As the battle of cable carriage of digital broadcast stations heats up, top cable lobbyist Robert Sachs said broadcasters have put forth no viable business plans for multicasting, save infomercials and home shopping. "We don't want cable lineups dumbed down" with that type of programming, the head of the National Cable & Telecommunications Association told reporters last week.
In recent weeks, broadcast lobbyists from networks and single stations alike have regaled the FCC with promises to offer weather, news and sports programs with their digital multicast capabilities. No one has proved that those offerings will make it financially, Sachs said. "I don't believe we've seen anything submitted that includes a business plan and financial projections necessary for future viability" of those high-minded multicasts.
In the next two months, the FCC is expected to set permanent rules for cable carriage of local stations' digital signals. Sachs also argued that cable stands a strong chance of winning court challenges to expanded must-carry rules. Besides the traditional argument that must-carry violates cable operators' free-speech rights—a position the Supreme Court rejected by a narrow margin—NCTA officials noted that the courts have never ruled on a separate argument that mandated carriage violates the Fifth Amendment prohibition on taking private property.
The Dec. 1 deadline for submitting renewal applications for radio stations in Alabama and Georgia was postponed to Dec. 8 after a bad software upgrade bogged down the FCC's electronic application system. Since Oct. 24, the system that TV and radio operators use to apply for construction permits and request changes to their licenses has been plagued by electronic snarls. FCC staff said the problem struck when the agency upgraded its Sybase software from version 11.5 to 12.5. After a month of troubleshooting failed to solve the problem, IT personnel reinstalled the previous version.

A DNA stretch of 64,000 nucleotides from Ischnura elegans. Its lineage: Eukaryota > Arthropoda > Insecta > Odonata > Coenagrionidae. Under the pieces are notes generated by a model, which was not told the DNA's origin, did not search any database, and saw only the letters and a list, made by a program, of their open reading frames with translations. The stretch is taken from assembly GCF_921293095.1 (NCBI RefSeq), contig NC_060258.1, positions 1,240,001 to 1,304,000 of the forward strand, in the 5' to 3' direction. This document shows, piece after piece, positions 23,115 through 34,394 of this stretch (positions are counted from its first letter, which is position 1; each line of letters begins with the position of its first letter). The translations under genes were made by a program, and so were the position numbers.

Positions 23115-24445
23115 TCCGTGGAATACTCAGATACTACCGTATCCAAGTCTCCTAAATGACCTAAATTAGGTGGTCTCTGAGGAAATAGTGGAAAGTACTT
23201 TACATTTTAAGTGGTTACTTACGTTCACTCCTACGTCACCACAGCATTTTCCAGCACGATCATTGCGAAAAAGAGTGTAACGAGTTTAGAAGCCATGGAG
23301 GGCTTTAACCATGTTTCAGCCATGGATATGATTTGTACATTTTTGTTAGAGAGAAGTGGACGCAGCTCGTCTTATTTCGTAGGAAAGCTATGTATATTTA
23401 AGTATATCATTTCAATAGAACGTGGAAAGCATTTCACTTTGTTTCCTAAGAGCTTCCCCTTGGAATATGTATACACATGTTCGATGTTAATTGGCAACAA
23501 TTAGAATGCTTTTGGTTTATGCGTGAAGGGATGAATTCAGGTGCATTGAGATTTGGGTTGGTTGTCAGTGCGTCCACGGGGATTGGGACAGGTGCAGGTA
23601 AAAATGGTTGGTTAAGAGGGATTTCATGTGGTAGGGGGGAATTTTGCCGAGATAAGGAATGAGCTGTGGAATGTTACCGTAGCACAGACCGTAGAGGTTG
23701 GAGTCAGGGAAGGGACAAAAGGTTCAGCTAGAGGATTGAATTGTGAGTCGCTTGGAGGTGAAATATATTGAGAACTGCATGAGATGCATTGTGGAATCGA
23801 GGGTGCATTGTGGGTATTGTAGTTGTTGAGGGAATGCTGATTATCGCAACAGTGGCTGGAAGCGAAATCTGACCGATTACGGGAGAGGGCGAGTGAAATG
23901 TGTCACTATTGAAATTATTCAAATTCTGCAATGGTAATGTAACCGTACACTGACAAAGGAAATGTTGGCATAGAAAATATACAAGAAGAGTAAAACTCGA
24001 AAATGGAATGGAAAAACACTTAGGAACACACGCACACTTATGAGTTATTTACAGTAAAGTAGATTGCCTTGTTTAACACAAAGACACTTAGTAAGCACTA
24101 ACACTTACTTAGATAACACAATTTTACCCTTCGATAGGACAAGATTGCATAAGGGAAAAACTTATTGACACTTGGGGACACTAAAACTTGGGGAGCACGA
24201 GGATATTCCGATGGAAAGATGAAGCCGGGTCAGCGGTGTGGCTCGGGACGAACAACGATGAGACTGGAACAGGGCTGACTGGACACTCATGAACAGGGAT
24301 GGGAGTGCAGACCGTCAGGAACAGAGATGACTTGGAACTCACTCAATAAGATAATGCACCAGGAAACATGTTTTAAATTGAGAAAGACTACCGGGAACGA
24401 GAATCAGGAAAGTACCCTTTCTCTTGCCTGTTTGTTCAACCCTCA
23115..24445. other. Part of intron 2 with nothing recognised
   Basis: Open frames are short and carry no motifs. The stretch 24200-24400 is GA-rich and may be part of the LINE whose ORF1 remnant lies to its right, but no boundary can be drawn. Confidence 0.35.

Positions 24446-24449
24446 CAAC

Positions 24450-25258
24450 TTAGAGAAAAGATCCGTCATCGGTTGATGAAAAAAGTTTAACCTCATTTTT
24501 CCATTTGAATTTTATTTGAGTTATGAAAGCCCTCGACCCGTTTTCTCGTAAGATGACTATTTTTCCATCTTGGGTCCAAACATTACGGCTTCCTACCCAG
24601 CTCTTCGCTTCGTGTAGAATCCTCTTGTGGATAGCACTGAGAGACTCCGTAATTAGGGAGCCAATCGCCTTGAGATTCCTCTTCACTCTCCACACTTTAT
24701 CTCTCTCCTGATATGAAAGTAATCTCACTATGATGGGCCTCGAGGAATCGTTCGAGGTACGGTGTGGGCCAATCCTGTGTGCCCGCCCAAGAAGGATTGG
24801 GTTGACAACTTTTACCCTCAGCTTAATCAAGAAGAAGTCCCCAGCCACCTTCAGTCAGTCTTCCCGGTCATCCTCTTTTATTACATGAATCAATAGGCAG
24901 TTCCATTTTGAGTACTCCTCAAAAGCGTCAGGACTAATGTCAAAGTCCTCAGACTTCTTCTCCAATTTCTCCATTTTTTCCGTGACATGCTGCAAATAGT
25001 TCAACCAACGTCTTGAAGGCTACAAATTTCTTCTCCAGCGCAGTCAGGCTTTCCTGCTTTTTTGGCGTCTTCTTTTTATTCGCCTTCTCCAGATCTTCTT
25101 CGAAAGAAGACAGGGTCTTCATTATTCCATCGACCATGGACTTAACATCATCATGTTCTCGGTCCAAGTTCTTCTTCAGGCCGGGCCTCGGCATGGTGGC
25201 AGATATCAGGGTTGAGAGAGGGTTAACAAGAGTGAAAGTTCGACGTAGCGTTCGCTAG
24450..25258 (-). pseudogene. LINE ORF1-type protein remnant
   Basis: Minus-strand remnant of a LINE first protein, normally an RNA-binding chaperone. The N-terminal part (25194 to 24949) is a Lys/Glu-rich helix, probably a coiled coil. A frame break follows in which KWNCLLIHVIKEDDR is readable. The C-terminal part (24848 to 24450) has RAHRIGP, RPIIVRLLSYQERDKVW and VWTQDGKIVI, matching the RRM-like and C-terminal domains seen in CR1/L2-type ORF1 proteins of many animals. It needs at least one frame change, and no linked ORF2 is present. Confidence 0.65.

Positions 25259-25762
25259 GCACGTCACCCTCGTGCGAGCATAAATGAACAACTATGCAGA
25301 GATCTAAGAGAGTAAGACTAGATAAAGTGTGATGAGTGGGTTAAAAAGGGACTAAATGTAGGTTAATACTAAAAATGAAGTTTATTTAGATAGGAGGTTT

Jerry Whitaker has been named vice president of standards development for the Advanced Television Systems Committee, the industry group that sets standards for digital television. He has been secretary of ATSC's technology group on distribution. Whitaker joined ATSC in 2000 to coordinate the technical activities within the organization. "Jerry has also taken the lead on training and education efforts, developing seminars and Web-based resources for the industry,'' said ATSC President Mark Richer.
Before joining ATSC, Whitaker was the president of consulting and publishing firm Technical Press. He was associate publisher for Broadcast Engineering
and Video Systems
magazines. He also has been a radio-station chief engineer and television news producer.
NTIA, the agency overseeing White House telecom policy, plans a series of public meetings on spectrum management. NTIA will host the first, on Dec. 9, and will co-sponsor another in February with the National Academy of Sciences. NTIA plans a third with the Department of Homeland Security.
Steven Berry was picked last week to run the National Cable & Telecommunications Association's Capitol Hill and White House lobbying team. Berry, 51, takes his post Jan. 2. He joins NCTA from the Cellular Telecommunications & Internet Association, where he led federal and state lobbying. He also has been a Republican staffer for Capitol Hill committees and congressmen as well as a lobbyist for the State Department. Berry succeeds Pam Turner, who became the Department of Homeland Security's congressional liaison in March.